Last week, a group of boys decided to play with matches in a dry, grassy back yard and the entire community almost got burned.
The boys caught the grass on fire, got scared and ran away. Luckily, a nearby homeowner spotted the smoke as he was driving by and took quick, decisive action.
He called 9-1-1, grabbed a garden hose and started fighting the fire. Despite his efforts, however, he was losing the battle by the time the Payson Fire Department arrived two minutes after his call for help.
Firefighters brought the fire under control in short order and stopped it just a few feet away from one home and five feet away from another.
Although the homes were spared, the fire scorched a dog house and a backyard fence, which now stand as charred reminders of the tragedy that nearly befell the entire neighborhood.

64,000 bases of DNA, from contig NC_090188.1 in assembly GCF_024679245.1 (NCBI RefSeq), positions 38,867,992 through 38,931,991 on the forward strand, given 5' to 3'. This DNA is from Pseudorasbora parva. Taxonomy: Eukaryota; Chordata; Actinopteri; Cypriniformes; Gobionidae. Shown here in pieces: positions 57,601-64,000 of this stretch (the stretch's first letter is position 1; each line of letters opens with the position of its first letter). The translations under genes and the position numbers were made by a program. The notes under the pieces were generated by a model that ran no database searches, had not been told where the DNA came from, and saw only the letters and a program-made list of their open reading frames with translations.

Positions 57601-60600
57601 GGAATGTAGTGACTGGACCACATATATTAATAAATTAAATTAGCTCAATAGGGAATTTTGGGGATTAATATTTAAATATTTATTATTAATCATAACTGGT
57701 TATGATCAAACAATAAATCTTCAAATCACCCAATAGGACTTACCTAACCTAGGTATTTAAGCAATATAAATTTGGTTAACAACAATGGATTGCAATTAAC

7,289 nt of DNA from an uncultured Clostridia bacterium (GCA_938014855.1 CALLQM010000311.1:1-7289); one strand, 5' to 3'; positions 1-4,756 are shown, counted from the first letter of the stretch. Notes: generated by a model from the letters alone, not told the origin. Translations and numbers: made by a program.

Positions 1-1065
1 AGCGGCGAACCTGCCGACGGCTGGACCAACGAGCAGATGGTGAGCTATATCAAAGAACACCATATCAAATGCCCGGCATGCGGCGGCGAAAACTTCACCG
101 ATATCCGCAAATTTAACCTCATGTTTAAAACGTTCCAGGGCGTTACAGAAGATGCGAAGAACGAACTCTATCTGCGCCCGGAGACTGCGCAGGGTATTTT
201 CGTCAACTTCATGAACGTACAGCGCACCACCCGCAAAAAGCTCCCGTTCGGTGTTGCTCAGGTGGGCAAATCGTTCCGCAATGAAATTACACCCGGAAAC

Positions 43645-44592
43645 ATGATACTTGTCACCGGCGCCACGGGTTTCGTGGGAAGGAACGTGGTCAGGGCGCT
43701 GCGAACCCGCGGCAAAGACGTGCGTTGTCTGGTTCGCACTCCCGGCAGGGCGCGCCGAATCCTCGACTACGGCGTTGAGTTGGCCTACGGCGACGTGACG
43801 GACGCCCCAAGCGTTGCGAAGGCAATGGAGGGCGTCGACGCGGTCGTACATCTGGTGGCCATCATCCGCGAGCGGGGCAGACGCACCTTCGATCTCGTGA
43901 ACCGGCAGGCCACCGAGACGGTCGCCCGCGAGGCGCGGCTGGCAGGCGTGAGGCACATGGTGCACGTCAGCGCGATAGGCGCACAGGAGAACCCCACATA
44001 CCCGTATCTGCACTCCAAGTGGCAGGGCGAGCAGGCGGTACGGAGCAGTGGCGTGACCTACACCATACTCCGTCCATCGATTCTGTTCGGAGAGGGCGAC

As firefighters worked to save the homes and apartments in the area, a group of children gathered outside the apartment complex just 15 feet away to watch the excitement.
It is our hope that their parents, and parents throughout the community, will take a few minutes around the dinner table tonight to tell their children not to play with fire.
It may seem obvious, but while we're in the midst of the driest fire season we've had in 10 years, it's a point worth repeating.
"If a parent perceives even a small problem, it needs to be dealt with," Payson Firefighter Dawn Zurcher said. "Usually, it's just curiosity, but it can be just as deadly."
Parents and grandparents who need help talking with their children and grandchildren about fire safety can call Zurcher or Assistant Fire Chief Don Rose at 474-5242, ext. 300 for advice and a free pamphlet called, "Small Hands, Big Fires: Juvenile Firesetter awareness."
"Three- and 4-year-olds have been known to burn down houses and kill people," Zurcher said. "They don't know what they're doing."